To get a more thorough sense of the Galaxy S23’s battery life, I also ran a three-hour YouTube streaming test in which I cranked the display brightness all the way up while watching a video and measured the battery level at every hour. As you can see in the table below, the Galaxy S23 and S23 Plus fared better than their predecessors during these tests, especially by the end of the third hour. Both phones also beat the Galaxy S22 Ultra in this test, and the Galaxy S23 matched the performance of the $599 Pixel 7.
Galaxy S23 vs. S22 and Pixel, battery test
|1 hour||2 hours||3 hours|
|Galaxy S23 Plus||95%||90%||84%|
|Galaxy S22 Plus||93%||87%||79%|
|Galaxy S23 Ultra||95%||89%||82%|
|Galaxy S22 Ultra||93%||86%||80%|
While battery life improved, the Galaxy S23 and S23 Plus have the same charging speeds as last year. The Galaxy S23 supports 25-watt fast-charging and 45-watt fast-charging for the Galaxy S23 Plus. But in practice, those charging speeds didn’t feel that different. The Galaxy S23 went from 47% to 86% after 30 minutes, while the Galaxy S23 Plus went from 59% to 94%.
While charging speed isn’t a deal-breaker when buying a new phone, it would have been nice to see Samsung push forward in this area. That’s especially true considering rivals like Xiaomi and OnePlus continue to shorten the time it takes to replenish their respective phones’ batteries.
Galaxy S23 and S23 Plus’ new processor is fast
The Galaxy S23 and S23 Plus feel snappy and fast in everyday use, as phones in their price range should. Playing games with the graphics and frame rate at the highest settings felt smooth, and apps launched instantly. All three new phones have an adaptive refresh rate that reaches up to 120Hz for smoother scrolling and animations, which also contributes to the devices’ peppiness.
The one area where the new Qualcomm Snapdragon 8 Gen 2 processor seems to make a difference in everyday use is exporting video. The Galaxy S23 and S23 Plus both exported a 30-second 4K video to 1080p faster than the Galaxy S22 Ultra and Pixel 7 Pro. The iPhone 14, however, was the fastest of the bunch. The Galaxy S23 lineup runs on a special customized version of Qualcomm’s latest mobile chip that’s been optimized for these phones, meaning it’s different from the version inside the OnePlus 11.
Video export test
|Export time (in seconds)|
|Galaxy S23 Plus||13.9|
|Galaxy S22 Ultra||16.9|
|Pixel 7 Pro||24.9|
Benchmarks meant to test general computing (Geekbench 5) and how a processor handles high performance in short bursts (3DMark) told a similar story. The Galaxy S23 and S23 Plus performed well compared to the Galaxy S22 and Pixel 7 Pro, and even outperformed the iPhone 14 on most tests. The OnePlus 11 was their closest competitor, which isn’t surprising considering it has a similar processor. But the Galaxy S23 and S23 Plus did outpace the OnePlus 11 in the test meant to evaluate a processor’s single-core performance, which makes sense considering Samsung overclocked one of the CPU cores.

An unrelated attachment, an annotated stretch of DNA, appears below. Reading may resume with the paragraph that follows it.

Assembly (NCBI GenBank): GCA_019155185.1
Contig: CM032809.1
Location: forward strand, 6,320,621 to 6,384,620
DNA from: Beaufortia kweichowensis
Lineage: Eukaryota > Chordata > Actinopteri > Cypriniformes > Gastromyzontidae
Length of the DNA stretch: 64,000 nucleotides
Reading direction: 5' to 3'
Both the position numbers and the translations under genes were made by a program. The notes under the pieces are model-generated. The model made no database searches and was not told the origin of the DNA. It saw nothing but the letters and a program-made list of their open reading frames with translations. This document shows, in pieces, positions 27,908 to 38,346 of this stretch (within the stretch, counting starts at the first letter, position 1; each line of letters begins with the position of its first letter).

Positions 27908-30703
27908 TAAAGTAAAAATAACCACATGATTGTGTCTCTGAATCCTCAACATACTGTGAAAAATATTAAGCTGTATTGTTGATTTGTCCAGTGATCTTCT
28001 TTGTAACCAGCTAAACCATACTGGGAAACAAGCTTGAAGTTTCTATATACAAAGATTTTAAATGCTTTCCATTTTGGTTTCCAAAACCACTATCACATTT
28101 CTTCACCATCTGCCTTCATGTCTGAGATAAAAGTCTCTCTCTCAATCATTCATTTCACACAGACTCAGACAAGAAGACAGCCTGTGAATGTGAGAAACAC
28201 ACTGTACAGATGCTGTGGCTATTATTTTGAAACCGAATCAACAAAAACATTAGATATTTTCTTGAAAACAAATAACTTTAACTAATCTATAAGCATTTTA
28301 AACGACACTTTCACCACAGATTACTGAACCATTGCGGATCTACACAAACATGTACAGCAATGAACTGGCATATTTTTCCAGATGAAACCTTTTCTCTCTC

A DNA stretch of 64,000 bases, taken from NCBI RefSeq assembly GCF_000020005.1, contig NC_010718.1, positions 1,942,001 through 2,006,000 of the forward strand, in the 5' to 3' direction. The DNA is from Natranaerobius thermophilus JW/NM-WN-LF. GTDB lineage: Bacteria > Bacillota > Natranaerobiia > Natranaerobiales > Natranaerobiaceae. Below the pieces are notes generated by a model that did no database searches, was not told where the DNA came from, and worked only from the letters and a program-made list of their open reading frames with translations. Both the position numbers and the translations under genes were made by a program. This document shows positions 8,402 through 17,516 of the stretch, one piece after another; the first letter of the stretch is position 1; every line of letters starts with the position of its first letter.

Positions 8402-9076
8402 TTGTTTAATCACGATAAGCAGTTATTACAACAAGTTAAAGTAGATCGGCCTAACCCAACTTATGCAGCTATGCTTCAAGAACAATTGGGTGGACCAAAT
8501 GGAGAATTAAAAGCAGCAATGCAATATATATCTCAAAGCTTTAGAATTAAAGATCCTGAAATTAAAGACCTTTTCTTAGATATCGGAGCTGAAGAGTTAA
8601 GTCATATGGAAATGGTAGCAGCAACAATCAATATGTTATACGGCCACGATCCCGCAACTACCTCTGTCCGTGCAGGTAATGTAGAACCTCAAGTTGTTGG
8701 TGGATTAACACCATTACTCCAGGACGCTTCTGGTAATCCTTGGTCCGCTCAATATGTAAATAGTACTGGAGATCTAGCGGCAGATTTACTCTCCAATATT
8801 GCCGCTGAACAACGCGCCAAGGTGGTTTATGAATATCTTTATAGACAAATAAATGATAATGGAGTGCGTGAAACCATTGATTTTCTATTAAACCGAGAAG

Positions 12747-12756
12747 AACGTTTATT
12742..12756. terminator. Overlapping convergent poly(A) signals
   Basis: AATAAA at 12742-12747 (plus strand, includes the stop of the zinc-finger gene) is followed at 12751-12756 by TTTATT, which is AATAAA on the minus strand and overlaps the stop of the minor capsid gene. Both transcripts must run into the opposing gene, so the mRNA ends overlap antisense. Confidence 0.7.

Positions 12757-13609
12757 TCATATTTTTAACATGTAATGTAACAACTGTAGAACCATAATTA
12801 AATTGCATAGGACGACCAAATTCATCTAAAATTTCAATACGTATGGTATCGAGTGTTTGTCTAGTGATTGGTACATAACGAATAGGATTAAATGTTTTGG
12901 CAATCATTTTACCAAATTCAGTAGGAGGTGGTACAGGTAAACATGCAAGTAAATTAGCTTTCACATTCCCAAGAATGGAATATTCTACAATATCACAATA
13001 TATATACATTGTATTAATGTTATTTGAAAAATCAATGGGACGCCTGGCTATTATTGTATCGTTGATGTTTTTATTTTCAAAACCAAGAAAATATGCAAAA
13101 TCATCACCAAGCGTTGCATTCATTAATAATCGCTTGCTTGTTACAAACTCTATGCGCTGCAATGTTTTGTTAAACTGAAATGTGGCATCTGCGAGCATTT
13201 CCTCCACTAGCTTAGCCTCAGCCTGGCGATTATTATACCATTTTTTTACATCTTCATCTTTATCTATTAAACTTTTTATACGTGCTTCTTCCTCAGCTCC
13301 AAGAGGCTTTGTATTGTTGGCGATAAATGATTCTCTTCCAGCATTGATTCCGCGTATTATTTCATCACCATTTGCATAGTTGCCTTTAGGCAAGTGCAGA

That said, real-world usage matters more than benchmarks. Other than the faster video export speeds, I didn’t experience anything on the Galaxy S23 lineup that felt unusually fast compared to most other phones in the same price range.
Galaxy S23 and S23 Plus camera is similar to the S22
The Galaxy S23 and S23 Plus each have a triple rear camera that consists of a 50-megapixel main camera, 12-megapixel ultra wide and a 10-megapixel telephoto. Thanks to a technique called pixel binning, you can choose to shoot photos at the full 50-megapixel resolution or 12 megapixels depending on the scenario. The 12-megapixel option, for example, is usually better for poorly lit circumstances since it groups multiple pixels together to serve as a larger pixel for gathering more light. Samsung also integrates the controls from its Expert Raw app right into the main camera, making it more convenient for those who want easy access to the full, uncompressed version of an image.
This camera system is largely the same as the one on the S22, although Samsung has made some processing improvements, particularly when it comes to low light photography. That’s the biggest difference I noticed during my time testing the new phones against the Galaxy S22.
Check out the photos of my husband in a dim restaurant below. His face is brighter and his beard is more detailed.
Still, I preferred the iPhone 14’s and Pixel 7 Pro’s images, mostly because they captured more accurate skin tones. The Galaxy S23’s photo is brighter and more detailed than the Pixel 7 Pro’s, but it also makes his face look a little washed out.
The Galaxy S23 performs well in dim conditions overall, which isn’t surprising considering low-light photography has been a big area of focus for Samsung in recent years. Even though the iPhone 14 and Pixel 7 Pro performed better in the examples above, the S23 easily challenges Apple and Google in other low-light photography scenarios, like taking photos of pets and still objects.